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Haidong Gumdo is a term used to describe a couple of slightly differing styles of Korean sword martial arts. Haidong Gumdo is also sometimes referred to as Haedong Kumdo, and derives from a standard style of Korean Kumdo fighting. The term was coined in 1982, and since then has grown into a rather large fighting technique, with a couple of major organizations that practice their own styles and have their own regulations for combat.
Korea has had complex martial arts forms for thousands of years, and they have always been an important part of the culture. Until about a century ago, the majority of these martial arts forms were weapon forms, like Haidong Gumdo, and it is only in the recent past that unarmed martial arts techniques have begun to gain popularity. In modern Korea, martial arts are an important part of the culture, and there has been a resurgence of styles like Taekkyeon, Hapkido, and Tang Soo Do.
Kumdo is one of these styles, and is a discipline of fencing, similar to the Japanese form of kendo. The name, like kendo, means literally the way of the sword, and is focused on swordsmanship. Early sword work owed a great deal to Chinese forms, many of which were developed directly to counter the fighting style of Japanese pirates. Over time, Korean sword arts diminished in popularity, both as a result of a Confucian system that devalued military prowess in relation to academic prowess, and the development of modern weaponry that rendered swords largely obsolete.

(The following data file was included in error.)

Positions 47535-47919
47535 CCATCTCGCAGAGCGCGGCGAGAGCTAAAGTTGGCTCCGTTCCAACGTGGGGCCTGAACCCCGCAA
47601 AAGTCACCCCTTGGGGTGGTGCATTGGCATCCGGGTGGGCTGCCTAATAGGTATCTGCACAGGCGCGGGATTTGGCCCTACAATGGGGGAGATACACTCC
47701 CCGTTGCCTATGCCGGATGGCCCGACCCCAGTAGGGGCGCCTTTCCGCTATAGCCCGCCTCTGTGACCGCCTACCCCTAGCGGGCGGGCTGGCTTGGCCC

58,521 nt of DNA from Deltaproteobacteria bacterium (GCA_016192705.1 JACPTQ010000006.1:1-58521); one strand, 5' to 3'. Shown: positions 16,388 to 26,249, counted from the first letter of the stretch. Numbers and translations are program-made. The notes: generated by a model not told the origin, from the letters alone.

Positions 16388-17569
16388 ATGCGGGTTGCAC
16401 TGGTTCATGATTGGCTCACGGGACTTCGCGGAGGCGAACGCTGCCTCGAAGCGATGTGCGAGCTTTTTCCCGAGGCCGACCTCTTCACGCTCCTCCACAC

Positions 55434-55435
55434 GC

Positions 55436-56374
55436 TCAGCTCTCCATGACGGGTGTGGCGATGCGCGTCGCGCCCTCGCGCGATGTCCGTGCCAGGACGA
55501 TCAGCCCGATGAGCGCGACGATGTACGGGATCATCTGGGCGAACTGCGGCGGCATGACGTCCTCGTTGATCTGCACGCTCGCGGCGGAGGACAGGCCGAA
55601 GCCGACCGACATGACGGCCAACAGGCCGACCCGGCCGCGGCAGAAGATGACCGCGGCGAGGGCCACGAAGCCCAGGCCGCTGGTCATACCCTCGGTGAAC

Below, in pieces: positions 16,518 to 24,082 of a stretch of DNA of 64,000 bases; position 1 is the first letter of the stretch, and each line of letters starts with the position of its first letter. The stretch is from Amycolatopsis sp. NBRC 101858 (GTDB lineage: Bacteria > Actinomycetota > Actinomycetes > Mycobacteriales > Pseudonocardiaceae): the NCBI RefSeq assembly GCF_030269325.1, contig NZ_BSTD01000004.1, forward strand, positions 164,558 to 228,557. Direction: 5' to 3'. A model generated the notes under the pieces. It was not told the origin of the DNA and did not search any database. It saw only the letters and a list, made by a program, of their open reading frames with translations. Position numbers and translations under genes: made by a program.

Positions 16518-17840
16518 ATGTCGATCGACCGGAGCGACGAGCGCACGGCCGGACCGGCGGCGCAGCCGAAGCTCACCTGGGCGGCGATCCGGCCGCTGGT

In the late-19th century, however, kendo was brought over to Korea, primarily as a way to train the police force and parts of the military. During the Japanese occupation, no traditional martial styles were allowed to be taught or practiced in Korea, so kendo and judo largely supplanted the native styles. Kendo formed the basis of the new Korean physical education system at the beginning of the 20th century, and when the occupation ended in 1945 kumdo flourished even more.
Although Haidong Gumdo undoubtedly owes a fair amount of kumdo, it is a rather distinct martial style. There are two main organizations that practice Haidong Gumdo: the Daehan Haidong Gumdo Federation, run by Kim Jeong-Ho, and the Hanguk Haedong Gumdo Federation, under Na Han-Il. It is generally claimed that Haidong Gumdo has its direct lineage from a martial art practiced by warriors known as the Samurang, trained by the master Seolbong. Although no historical record of this group of warriors or their master exists, it is nonetheless held to strongly as an origin story for the form.
Like many sword martial arts, Haidong Gumdo has a number of basic techniques, which are undertaken with various weapons, depending on the skill level. Beginners use a simple wooden sword, the mokgum, intermediate practitioners use a bamboo sword, the chukdo, and advanced students use weighted weapons and wear protective armor. Various forms, many derived from gicheon, are practiced, as is step sparring, cutting techniques, and the building up of energy, known as qi gong.
I totally agree with your comments that the Samurang never existed. It was all fabricated by the Koreans in order to gain credibility for Kim`s art.
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